“Self-organization shapes the natural world around us,” he said. “Combined with other fundamental principles such as evolution, it gives rise to life and intelligence, simply from physical forces that precede us, and can be observed at all scales from DNA self-assembly or cells in tissues, to ant colonies or birds swirling together.

“While a visiting artist at the University of Chicago and an artist in residence in a contemporary art center, I developed a live cinema performance that uses self-organization as a ‘puppetry’ staging an emerging life. During this project, I built my first robotic systems.”

His fascination with “artificial life” ultimately drew Saintyves to the field of robotics, encouraging to initiate a collaboration with roboticist and soft matter physics expert Heinrich Jaeger at the James Franck Institute. Jaeger has been studying sand piles, corn starch suspensions, and other granular materials, with an interest for its potential applications in robotics.

“The design of Granulobots demonstrates a general control approach that leverages the highly adaptable properties of soft materials, here granular materials, with either liquid or solid responses, combining them with self-organization principles,” Saintyves said.

In their paper, the researchers introduced a new form of embodied intelligent system. This system is designed to adapt its body structure leveraging physical principles alone, without relying on any digital computations.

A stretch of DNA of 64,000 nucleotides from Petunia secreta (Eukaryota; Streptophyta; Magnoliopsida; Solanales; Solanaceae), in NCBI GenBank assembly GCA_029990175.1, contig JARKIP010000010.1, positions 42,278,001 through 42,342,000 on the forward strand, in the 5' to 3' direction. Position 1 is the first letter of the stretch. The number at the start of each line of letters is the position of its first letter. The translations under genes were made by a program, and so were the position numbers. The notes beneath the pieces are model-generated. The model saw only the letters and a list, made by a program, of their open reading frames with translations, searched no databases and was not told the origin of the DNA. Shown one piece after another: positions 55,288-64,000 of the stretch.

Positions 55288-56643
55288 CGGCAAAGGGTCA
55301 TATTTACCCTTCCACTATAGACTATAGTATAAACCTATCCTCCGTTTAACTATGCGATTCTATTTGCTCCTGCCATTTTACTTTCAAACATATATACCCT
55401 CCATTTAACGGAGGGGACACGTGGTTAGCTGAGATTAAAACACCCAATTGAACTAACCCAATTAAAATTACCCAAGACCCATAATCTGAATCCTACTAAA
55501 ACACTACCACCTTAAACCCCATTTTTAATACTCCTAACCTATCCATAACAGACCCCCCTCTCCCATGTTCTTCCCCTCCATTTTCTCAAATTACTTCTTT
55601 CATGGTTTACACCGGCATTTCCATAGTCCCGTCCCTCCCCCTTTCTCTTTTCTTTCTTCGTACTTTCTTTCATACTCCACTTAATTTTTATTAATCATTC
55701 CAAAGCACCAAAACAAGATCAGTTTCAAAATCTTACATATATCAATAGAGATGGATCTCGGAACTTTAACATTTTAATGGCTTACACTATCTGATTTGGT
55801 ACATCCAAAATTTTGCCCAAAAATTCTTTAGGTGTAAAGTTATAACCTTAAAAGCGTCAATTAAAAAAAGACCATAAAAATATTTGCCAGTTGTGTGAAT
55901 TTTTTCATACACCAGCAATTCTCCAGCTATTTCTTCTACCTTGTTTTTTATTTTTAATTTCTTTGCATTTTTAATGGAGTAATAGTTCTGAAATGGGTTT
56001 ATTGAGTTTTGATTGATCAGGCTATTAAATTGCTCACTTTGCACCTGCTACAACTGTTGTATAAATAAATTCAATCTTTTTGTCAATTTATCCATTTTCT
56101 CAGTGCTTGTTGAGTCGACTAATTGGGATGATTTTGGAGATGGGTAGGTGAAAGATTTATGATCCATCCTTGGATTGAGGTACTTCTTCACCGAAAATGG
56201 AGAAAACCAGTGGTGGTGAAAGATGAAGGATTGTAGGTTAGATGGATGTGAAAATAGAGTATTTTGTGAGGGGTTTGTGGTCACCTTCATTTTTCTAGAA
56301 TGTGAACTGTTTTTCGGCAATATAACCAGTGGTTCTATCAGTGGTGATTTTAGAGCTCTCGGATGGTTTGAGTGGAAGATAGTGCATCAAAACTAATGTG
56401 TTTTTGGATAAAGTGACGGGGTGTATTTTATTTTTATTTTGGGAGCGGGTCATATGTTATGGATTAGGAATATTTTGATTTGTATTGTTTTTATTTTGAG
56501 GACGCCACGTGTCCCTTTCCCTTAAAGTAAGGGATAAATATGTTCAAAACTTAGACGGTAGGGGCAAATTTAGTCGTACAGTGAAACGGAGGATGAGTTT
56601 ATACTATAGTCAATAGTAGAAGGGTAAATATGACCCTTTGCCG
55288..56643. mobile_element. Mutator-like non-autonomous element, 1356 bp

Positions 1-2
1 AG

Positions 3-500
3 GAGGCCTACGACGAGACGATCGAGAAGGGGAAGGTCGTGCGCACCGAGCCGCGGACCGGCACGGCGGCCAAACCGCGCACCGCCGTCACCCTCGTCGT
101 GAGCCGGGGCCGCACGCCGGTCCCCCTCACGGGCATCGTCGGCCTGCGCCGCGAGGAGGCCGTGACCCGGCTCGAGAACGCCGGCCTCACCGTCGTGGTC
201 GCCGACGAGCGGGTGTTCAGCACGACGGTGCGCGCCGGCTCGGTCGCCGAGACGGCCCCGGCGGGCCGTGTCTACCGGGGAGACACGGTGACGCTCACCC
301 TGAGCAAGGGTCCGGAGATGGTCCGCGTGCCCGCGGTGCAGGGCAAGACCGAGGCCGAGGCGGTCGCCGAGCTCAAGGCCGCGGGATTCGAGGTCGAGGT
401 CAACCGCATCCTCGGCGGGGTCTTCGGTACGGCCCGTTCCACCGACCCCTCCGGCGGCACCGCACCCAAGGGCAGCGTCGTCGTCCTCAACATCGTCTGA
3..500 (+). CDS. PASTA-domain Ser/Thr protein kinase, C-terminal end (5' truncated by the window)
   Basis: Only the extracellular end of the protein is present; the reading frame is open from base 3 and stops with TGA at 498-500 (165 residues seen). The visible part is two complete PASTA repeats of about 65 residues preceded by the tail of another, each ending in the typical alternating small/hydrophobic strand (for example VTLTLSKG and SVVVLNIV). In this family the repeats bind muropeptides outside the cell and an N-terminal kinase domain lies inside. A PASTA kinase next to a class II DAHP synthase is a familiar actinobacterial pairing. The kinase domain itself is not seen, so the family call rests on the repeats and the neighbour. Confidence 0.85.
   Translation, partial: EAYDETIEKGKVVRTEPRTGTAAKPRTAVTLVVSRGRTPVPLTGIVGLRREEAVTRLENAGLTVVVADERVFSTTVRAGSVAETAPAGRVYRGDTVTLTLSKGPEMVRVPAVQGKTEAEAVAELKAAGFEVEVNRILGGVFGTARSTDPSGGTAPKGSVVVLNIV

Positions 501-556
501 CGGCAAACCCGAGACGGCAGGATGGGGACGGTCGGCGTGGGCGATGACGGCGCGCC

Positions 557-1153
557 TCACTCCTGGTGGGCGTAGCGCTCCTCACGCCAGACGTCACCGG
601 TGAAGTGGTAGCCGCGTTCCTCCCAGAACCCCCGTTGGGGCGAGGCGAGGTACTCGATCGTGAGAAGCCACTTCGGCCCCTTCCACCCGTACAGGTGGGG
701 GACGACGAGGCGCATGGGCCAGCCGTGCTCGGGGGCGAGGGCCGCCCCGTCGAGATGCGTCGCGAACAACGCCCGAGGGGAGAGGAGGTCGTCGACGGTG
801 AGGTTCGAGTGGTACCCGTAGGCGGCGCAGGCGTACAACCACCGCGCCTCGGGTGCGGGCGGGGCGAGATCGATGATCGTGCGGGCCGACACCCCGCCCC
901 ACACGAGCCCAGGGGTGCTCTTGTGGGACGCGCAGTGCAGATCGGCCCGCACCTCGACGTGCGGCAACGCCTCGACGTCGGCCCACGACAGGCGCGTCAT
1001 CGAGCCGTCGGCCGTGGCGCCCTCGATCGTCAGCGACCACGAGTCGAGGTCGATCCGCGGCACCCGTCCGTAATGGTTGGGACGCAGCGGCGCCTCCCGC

A self-organizing robotic aggregate design inspired by the flowing and rigid behaviors of sandpiles
An aggregate of Granulobots, robotic units capable of self-assembling into cohesive, active and reconfigurable aggregates that exhibit tunable solid or liquid-like behaviors. In these states, purely mechanical interactions can drive collective self-organization, enabling adaptative locomotion gaits without the need for wireless communication. Credit: Baudouin Saintyves.

“Designing robotic systems capable of changing their shape and flexibility to adapt to various environments remains a major engineering challenge,” Saintyves said. “To address this, we introduce Granulobots, a self-reconfigurable robotic system inspired by the highly adaptative properties of granular matter. Picture it as a collection of grains that connect to form aggregates, similar to a wet sandpile, but now with motorized grains.”

The Granulobots designed by Saintyves and his colleagues are small systems that can unite, separate and produce different structures by applying torque to each other. The robots’ self-organization capabilities allow them to continuously adapt and deform, just like liquid or solid materials do,

The local control parameters set in all Granulobots allow them to self-coordinate their movements to produce suitable aggregate locomotion styles for different environmental conditions, without receiving any input from a central computer. Their movements thus the product of mechanical interactions.

“Aggregates can ‘flow’ over obstacles, and self-coordinate to slide on slippery surfaces, or crawl and roll on anti-slip grounds, without wireless communication between robots,” Santyves said. “This design demonstrates a form of control computing based on mechanical feedback rather than sophisticated electronics and sensors, advancing the development of resilient robotic systems with the ability to morph and adapt to various functions and conditions.”